Tom Donohue, the head of the powerful U.S. Chamber of Commerce, on Monday met with White House officials on the looming "fiscal cliff."
The Chamber bet heavily on Republicans in the congressional elections and has often been at odds with the Obama administration. The group will play a major role especially in marshaling GOP support for a deficit deal, however, and is demanding an easing of energy regulations.
Donohue met with Obama’s chief of staff and former Budget Director Jack LewJack LewOne year later, the Iran nuclear deal is a success by any measure Chinese President Xi says a trade war hurts the US and China Overnight Finance: Price puts stock trading law in spotlight | Lingering questions on Trump biz plan | Sanders, Education pick tangle over college costs MORE and other officials.
“This meeting is part of the ongoing dialogue on the fiscal cliff. The business community is always interested in being a positive force in addressing the economic challenges facing our country,” said Chamber spokewoman Sally-Shannon Birkel.
“Chamber members have been involved in many meetings with the administration in the past few weeks, and there are more meetings scheduled, as the business community continues to urge Congress and the administration to work together to avert the fiscal cliff,” she added.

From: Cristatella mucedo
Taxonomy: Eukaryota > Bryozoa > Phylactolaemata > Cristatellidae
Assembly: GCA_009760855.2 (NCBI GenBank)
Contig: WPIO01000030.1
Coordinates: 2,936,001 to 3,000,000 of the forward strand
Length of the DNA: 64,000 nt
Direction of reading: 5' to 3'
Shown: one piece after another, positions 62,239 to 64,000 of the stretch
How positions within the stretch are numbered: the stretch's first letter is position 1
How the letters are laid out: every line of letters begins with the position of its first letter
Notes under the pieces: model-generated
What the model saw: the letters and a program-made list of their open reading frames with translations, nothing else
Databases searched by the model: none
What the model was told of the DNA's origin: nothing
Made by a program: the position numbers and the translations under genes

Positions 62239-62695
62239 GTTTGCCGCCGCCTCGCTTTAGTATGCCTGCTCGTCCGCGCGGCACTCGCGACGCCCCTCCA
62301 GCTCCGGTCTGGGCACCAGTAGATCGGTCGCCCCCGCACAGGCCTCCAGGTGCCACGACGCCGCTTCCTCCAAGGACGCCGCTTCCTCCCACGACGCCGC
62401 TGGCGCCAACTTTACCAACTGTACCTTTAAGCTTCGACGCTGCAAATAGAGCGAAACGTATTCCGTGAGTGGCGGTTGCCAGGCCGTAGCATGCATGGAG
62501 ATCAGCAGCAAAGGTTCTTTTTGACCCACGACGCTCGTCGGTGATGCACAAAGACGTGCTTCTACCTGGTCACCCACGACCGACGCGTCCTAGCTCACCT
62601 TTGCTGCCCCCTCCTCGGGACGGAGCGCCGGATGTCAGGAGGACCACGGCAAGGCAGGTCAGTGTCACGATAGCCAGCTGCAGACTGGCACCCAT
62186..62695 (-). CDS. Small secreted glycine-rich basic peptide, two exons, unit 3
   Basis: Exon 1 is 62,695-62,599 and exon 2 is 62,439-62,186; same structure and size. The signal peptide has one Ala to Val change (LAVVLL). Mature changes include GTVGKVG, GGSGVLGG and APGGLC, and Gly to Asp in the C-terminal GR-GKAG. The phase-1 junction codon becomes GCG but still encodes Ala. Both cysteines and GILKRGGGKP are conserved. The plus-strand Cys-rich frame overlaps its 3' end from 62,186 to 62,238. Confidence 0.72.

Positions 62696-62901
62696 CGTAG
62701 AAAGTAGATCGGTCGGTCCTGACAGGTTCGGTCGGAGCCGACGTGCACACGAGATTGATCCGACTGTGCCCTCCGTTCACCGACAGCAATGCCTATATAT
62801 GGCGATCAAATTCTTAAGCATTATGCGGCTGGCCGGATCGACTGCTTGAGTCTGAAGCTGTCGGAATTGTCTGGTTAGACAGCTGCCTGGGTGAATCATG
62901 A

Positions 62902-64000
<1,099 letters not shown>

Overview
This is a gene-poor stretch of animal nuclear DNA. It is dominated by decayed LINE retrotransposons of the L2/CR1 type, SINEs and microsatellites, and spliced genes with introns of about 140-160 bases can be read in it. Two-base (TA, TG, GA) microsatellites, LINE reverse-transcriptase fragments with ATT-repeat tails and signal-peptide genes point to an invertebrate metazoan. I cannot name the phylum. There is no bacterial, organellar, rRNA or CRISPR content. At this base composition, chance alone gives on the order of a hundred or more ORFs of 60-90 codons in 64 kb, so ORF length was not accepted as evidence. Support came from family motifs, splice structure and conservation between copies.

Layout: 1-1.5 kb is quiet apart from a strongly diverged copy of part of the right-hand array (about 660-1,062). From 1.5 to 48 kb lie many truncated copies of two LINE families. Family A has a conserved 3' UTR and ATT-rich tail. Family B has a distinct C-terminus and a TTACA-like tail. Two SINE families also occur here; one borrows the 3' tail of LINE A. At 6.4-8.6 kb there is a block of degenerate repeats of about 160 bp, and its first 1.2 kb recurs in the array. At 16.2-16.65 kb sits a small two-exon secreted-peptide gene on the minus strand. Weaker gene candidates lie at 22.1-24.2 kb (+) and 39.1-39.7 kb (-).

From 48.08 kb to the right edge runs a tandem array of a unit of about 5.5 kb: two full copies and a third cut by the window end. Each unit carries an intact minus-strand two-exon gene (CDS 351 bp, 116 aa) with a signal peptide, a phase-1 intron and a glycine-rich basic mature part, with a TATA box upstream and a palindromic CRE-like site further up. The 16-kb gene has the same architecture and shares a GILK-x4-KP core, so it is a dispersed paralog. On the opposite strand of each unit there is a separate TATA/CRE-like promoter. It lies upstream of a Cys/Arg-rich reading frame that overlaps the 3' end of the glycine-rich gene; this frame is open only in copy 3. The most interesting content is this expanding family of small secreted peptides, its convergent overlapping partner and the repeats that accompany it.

Representatives from the Business Roundtable are also meeting with Lew, Budget Director Jeffrey Zients and National Economic Adviser Gene Sperling later on Monday.
The Chamber this month signaled an openness to tax revenue increases as part of a deal on the looming spending cuts and automatic tax increases set to hit in January without congressional action. Donohue said the group would examine the whole of a deficit deal before ruling out any specific tax loophole closures.
Donohue said he wants the White House to ease energy regulations as part of a deal because it would jumpstart the economic recovery and generate revenue through growth.
The Chamber said it wants to see the permitting process for drilling to be expedited and more federal lands opened for energy exploration.
For revenue to be on the table in a fiscal cliff deal, real cuts to entitlements and an easing of energy regulations need to be on the table, the Chamber has said.
“We want to be a player, we want to get a deal,” Donohue told reporters immediately following the election.
The fiscal cliff refers to $600 billion in tax increases and spending cuts that experts predict will spark a recession. Obama and Congress are at loggerheads over cuts to Medicare, Medicaid and Social Security and what to do with tax rates on upper-income individuals.
This story was updated at 3:34 p.m.